As I’ve mentioned in this blog many times, I’m a boat guy. I love being on the water. Whether as a kid sailing with my family, during my time in the Navy, or in the San Juan Islands with my family this summer. While I believe any day on the water is better than any day on land, I also have a serious respect for the sea – including the waters of Puget Sound. The key to a safe and successful voyage is to always have the right sized boat for the trip – especially when you confront a storm.
Recently, my wife Lauren and I, along with Bosco, were out on Eld Inlet in a 10-foot rowboat when the wind picked up – a little over 10 knots. This wind, running across the inlet, caused sharp one-foot waves. Rowing the boat became more challenging and we nearly took water over our transom. Our little dinghy was not the right boat for the conditions.
One the largest storms any of us can encounter is a health-related crisis. When you or a loved one are seriously ill, nothing matters except getting better. Additionally, we all have friends or family that faced an unexpected diagnosis that, save for medical insurance, would have wiped out a person’s finances.
That’s why I feel an obligation to our employees to have a healthcare benefit program that will help them weather the storms that come. The County, too, must anticipate potential clouds on our financial horizon and safeguard the resources provided to us by taxpayers.
I’ve been concerned about the sustainability of our self-insured plan since I arrived at the County. We’ve been analyzing ways to ensure employees have a plan that handles any conditions for quite a while. Simply put, our self-insured plan “boat” just isn’t big enough.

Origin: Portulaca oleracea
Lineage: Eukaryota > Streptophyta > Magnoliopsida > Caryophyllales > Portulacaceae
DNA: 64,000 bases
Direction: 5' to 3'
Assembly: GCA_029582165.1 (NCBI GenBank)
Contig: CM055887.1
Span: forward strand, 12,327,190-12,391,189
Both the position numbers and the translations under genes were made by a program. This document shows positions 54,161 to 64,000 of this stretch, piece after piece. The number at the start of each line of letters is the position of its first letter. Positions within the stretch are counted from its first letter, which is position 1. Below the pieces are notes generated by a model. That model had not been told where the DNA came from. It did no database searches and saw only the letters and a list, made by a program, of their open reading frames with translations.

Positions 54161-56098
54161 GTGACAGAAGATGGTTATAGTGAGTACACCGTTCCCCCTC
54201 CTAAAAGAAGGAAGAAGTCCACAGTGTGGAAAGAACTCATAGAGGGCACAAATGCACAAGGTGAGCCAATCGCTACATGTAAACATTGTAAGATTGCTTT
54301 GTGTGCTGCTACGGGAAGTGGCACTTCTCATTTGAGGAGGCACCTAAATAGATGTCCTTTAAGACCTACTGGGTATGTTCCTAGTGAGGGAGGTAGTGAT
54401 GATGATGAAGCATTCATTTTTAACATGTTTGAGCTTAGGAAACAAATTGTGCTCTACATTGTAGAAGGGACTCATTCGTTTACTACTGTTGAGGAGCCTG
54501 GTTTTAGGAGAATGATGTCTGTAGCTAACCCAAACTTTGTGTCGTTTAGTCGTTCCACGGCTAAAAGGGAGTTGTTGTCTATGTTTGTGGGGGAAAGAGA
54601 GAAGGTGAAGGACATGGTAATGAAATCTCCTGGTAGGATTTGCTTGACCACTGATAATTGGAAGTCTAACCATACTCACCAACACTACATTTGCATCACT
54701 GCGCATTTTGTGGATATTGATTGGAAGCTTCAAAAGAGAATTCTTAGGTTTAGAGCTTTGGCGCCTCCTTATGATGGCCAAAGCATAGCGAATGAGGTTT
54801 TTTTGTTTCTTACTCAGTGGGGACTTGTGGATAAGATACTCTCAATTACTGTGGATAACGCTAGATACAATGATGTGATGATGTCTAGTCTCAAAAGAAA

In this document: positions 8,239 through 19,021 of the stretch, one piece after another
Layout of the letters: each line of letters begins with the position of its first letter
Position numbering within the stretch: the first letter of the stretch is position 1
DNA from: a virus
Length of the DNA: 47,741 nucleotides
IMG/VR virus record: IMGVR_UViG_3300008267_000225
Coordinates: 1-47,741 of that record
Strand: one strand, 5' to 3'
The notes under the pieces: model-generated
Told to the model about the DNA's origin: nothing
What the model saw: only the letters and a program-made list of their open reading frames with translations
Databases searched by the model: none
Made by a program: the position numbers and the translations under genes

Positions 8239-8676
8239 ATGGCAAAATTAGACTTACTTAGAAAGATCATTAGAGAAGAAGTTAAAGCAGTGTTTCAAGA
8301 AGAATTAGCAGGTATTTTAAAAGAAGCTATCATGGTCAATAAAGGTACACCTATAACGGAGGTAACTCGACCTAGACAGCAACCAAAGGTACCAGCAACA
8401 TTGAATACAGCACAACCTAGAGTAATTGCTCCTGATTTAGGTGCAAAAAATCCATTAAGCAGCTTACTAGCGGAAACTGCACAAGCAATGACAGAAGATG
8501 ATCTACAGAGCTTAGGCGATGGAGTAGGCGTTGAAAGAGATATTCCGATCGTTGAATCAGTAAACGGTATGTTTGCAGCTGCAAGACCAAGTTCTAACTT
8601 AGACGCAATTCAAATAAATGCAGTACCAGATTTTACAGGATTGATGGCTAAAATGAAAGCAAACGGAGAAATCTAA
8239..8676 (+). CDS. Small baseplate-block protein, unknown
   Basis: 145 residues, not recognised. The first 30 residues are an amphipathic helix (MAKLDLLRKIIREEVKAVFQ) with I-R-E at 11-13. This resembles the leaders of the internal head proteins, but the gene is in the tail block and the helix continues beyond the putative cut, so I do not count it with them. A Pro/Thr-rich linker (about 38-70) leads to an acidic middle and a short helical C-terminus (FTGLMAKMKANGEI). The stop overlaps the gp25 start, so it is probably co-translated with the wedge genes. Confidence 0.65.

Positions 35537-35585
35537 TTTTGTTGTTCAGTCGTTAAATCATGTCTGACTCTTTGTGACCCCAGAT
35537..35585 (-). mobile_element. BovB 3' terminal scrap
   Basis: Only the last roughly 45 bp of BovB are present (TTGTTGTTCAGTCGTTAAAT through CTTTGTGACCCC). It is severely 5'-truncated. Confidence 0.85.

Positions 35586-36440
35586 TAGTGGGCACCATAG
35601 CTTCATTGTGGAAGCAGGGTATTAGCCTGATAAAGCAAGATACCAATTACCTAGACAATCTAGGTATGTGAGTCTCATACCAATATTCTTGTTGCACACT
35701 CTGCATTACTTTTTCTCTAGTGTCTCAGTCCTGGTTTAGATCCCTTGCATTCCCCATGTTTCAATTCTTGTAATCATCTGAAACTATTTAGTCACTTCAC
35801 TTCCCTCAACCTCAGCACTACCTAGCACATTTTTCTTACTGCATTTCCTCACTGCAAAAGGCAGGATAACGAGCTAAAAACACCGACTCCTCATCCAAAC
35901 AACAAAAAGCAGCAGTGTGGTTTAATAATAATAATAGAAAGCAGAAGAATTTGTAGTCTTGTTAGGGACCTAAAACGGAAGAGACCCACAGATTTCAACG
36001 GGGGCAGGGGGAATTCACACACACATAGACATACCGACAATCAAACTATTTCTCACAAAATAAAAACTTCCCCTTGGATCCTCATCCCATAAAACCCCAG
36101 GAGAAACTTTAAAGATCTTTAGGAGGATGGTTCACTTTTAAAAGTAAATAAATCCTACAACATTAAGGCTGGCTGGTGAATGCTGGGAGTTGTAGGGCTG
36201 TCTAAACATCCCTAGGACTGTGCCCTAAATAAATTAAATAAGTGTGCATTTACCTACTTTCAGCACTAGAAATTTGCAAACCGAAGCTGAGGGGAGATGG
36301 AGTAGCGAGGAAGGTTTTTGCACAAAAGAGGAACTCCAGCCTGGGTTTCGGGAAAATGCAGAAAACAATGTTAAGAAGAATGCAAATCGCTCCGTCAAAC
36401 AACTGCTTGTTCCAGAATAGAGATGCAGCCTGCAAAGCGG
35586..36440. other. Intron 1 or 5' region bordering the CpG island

That’s why I have submitted a proposal to the Council for their approval to transition from our current plan to the stronger and more stable state plan, offered to local governments by the Public Employees Benefit Board, or PEBB. To be clear, this proposal only affects those covered by the County’s self-insurance plans, which is less than half of our employees.
PEBB currently has almost 400,000 public employees enrolled in their plans (That’s a big boat!). That size gives them significant buying power in the healthcare market. About 35,000 of them currently reside in Pierce County, so there are well-developed healthcare networks in our region.
There are several reasons to make this switch, with many benefits for employees:
- Lower premium costs
- Greater choice: eight plans to choose from, instead of the current 2
- Proven program management: Regence and Kaiser Permanente
- New life insurance benefits
- Superior benefits options for retirees
One of the features of running a self-funded plan is that the state requires us to maintain large reserves in case of catastrophic claims. With PEBB, Pierce County will no longer need these reserves. While there are some restrictions on what we can do with these reserves, we can apply that balance to “buy down” the amount of the monthly premium you would pay. Today, employees contribute 6% of the cost of the insurance premium but, pending Council approval, we can lower that to 5%. The County would pay the remaining 95%.
As an aside, my family and I were enrolled in the PEBB plan for eight years when I served in the state legislature, so I have first-hand experience with it. I have full confidence in the system and how it is managed. And, I am confident that this transition, which would take effect on January 1, will provide more secure and stable benefits for our employees.
The Council will consider our proposal in the weeks ahead but, in the meantime, you can learn more about the PEBB program here. If you have any specific questions, please email them to PCBenefits@piercecountywa.gov.
As I close, I want to pay tribute to those who rescue mariners – even in the worst possible conditions – our Coast Guard.
Check out this video of them training off Washington’s Cape Disappointment.
Have a great holiday weekend, and thanks for reading,